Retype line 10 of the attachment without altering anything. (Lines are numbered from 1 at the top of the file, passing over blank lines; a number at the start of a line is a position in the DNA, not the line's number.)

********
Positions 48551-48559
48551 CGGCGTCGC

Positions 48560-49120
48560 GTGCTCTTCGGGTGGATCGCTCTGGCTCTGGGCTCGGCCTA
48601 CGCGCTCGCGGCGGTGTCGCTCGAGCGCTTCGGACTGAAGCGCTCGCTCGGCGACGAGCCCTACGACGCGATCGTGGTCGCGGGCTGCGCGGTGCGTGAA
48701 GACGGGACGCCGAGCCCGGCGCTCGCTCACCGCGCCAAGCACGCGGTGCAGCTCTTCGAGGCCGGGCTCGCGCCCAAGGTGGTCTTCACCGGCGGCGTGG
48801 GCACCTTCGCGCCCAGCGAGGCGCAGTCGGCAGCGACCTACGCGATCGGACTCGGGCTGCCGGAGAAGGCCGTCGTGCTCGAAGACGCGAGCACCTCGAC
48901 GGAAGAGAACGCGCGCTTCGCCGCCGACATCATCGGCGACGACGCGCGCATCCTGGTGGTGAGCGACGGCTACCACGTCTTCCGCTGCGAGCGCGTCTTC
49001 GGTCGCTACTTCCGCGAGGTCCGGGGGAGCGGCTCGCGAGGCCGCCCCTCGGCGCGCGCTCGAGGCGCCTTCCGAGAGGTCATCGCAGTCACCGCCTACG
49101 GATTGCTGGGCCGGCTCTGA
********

49101 GATTGCTGGGCCGGCTCTGA